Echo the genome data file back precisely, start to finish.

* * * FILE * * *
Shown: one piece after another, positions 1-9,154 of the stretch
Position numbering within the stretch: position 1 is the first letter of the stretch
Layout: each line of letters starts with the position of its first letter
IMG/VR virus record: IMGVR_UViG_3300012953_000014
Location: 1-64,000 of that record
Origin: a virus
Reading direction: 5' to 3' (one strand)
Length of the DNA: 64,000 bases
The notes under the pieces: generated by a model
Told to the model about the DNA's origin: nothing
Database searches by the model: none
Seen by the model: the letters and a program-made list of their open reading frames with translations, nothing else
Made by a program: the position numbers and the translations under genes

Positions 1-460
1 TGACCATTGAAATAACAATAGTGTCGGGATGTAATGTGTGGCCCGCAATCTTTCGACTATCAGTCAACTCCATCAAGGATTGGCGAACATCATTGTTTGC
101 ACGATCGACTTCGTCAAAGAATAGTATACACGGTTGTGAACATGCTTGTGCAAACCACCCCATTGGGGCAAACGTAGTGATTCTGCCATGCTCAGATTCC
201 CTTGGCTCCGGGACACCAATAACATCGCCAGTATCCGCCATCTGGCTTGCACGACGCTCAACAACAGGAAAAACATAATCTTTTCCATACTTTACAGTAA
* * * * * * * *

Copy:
Shown: one piece after another, positions 1-9,154 of the stretch
Position numbering within the stretch: position 1 is the first letter of the stretch
Layout: each line of letters starts with the position of its first letter
IMG/VR virus record: IMGVR_UViG_3300012953_000014
Location: 1-64,000 of that record
Origin: a virus
Reading direction: 5' to 3' (one strand)
Length of the DNA: 64,000 bases
The notes under the pieces: generated by a model
Told to the model about the DNA's origin: nothing
Database searches by the model: none
Seen by the model: the letters and a program-made list of their open reading frames with translations, nothing else
Made by a program: the position numbers and the translations under genes

Positions 1-460
1 TGACCATTGAAATAACAATAGTGTCGGGATGTAATGTGTGGCCCGCAATCTTTCGACTATCAGTCAACTCCATCAAGGATTGGCGAACATCATTGTTTGC
101 ACGATCGACTTCGTCAAAGAATAGTATACACGGTTGTGAACATGCTTGTGCAAACCACCCCATTGGGGCAAACGTAGTGATTCTGCCATGCTCAGATTCC
201 CTTGGCTCCGGGACACCAATAACATCGCCAGTATCCGCCATCTGGCTTGCACGACGCTCAACAACAGGAAAAACATAATCTTTTCCATACTTTACAGTAA